In 2001, Rich Conant and Keith Paustian, at Colorado State University, published a meta-analysis of 115 ranches from a variety of global environments indicating a mean annual 0.54 metric tons of carbon sequestered per hectare (ha) demonstrating the capacity for soil to capture and store carbon. In 2011, Teague et al. investigated the impact of high and low continuous grazing as compared to adaptive multi-paddock grazing (AMP) in Texas (the approach advocated by Savory) and indicated the AMP treatment had an annual 3 metric tons of carbon sequestered in the soil above and beyond that of the continuously grazed treatments.
USDA ARS scientist Alan Franzluebbers, has indicated high potential in the eastern US as well. In Nature, Machmuller et al, report over an 8 metric ton annual increase in carbon sequestration over a 3 year period following the conversion of degraded cropland to grazing land in Georgia. For context to meet an overall carbon sink (or storage capacity) for a Midwest grass-finishing beef system, our work indicate a needed 0.89 metric ton carbon sequestration to offset the entire footprint, including that from enteric methane emitted by cattle. This seems plausible based on the existing carbon sequestration literature.
Finally, the most downloaded manuscript in the Journal of Soil and Water Conservation, for 2016-17 cites the beneficial components of AMP and conservation agriculture on North American food production. The authors, of which Rowntree is one, estimate that if these conservation approaches were completed on 25% of our crop and grasslands, the entire carbon footprint of North American agriculture could potentially be mitigated.
Holistic Management is used by thousands of practitioners over millions of hectares of land. Proper adoption of animals to landscapes over a variety of precipitation levels is an efficacious land management tool. We have been on many of these ranches. Our laboratory is currently summarizing a large Patagonia dataset with ecosystem measurements on over 2 million hectares of land mostly managed holistically, that is, using a decision-making framework that helps land managers to move toward their goals in a way that is economically, ecologically, and socially sound in their context. Attempting to reduce the complexity of land management to just animals and time in a reductive scientific environment, is no different than splitting hydrogen from oxygen to study water.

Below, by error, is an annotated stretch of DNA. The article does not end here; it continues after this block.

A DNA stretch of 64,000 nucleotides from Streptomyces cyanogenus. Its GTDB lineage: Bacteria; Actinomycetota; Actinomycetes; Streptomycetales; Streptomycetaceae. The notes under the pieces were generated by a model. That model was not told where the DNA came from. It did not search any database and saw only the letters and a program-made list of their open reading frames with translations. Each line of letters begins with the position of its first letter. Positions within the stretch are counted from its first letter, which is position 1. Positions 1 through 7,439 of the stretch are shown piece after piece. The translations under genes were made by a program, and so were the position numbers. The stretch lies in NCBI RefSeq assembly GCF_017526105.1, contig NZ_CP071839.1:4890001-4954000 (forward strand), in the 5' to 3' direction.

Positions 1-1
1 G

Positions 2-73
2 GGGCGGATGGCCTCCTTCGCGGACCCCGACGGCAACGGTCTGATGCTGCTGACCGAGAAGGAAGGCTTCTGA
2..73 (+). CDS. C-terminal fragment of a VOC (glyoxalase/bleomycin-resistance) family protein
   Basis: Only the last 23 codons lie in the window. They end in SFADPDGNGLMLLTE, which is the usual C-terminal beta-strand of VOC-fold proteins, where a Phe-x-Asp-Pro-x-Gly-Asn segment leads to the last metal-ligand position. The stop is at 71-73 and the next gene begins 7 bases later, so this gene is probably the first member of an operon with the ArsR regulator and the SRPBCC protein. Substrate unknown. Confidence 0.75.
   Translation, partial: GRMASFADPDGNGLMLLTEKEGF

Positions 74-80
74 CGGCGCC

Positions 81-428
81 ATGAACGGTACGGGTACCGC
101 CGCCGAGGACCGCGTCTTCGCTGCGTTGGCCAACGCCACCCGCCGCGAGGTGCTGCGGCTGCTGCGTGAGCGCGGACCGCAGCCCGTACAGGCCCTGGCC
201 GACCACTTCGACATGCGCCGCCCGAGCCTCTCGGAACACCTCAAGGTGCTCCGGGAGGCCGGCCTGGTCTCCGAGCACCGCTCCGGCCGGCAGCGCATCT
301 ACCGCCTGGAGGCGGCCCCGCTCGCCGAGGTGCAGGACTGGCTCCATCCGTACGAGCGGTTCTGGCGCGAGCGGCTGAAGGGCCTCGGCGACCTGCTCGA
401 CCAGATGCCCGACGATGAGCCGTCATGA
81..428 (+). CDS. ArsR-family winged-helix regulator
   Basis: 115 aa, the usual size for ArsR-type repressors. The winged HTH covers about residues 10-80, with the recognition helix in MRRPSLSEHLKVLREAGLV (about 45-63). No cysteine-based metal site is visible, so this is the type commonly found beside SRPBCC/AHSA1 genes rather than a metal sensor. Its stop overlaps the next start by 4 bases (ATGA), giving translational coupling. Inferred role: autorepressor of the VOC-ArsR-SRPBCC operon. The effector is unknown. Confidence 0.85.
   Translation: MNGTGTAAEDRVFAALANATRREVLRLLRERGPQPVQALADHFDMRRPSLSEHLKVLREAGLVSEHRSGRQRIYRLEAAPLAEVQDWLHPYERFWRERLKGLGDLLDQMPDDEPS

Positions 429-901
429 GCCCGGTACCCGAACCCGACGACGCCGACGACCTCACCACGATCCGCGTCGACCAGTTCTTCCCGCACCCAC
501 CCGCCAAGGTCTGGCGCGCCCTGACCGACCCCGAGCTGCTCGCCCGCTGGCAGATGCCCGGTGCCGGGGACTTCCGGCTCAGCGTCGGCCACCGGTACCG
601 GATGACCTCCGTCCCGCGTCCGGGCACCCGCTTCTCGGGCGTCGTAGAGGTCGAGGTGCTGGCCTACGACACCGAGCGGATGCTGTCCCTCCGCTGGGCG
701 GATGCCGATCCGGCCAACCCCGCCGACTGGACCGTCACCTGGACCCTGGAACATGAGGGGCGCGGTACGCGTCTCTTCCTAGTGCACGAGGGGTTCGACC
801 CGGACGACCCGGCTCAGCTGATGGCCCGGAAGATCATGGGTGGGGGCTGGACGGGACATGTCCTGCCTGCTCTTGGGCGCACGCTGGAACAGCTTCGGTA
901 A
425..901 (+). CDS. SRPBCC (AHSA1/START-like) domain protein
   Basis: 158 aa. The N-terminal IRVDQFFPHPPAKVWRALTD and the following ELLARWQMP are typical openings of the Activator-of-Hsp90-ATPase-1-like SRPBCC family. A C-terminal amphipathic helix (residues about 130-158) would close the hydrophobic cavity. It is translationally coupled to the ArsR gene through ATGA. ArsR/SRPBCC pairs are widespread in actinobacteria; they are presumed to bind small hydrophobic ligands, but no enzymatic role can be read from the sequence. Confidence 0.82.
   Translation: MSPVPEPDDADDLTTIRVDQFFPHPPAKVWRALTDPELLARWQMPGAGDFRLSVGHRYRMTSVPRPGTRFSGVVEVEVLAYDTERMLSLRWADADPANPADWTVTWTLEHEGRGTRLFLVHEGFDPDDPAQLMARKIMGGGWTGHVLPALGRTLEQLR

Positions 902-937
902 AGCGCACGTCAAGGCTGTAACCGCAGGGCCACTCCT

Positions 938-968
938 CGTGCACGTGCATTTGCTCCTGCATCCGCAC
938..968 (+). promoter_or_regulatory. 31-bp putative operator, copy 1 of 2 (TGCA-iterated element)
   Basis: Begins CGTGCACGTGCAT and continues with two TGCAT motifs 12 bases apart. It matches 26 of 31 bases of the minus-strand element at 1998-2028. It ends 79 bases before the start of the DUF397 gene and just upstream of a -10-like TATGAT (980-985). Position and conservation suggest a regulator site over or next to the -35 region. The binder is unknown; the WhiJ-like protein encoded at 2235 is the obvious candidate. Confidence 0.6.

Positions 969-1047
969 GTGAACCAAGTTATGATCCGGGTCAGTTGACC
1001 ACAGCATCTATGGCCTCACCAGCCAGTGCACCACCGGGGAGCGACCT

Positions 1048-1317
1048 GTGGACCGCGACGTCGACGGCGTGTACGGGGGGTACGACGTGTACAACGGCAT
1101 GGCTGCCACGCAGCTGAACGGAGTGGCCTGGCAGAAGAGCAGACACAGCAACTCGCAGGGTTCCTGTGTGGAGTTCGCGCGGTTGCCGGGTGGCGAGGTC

Dr. Jason Rowntree, Michigan State University
Stefhan, thank you for your comments. We have read the articles and the report you mention, and we will be addressing these in later articles.
Dr Lal’s assertion about which soils can store more carbon make sense logically because those soils start with an empty “carbon account” think bank account so there is more room. My hypothesis has been that not just root pulses but transport of manure by dung beetles and the addition of urine add biologically active bacteria, and other microbes.
A key indicator in my experience is that the US is farming the grasslands that had the highest carbon storage and we have been mining that carbon since those areas were settled. Many pastures are on formerly wooded sites. I too look forward to more insight and thanks for what you do!
Dr. Lal has written a lot more recent articles than the one cited from 2004. The research has stayed static. Here’s a paper he co-authored in 2016 http://www.jswconline.org/content/71/2/156.full.pdf
Thanks, Kathy. I am looking forward to the next part.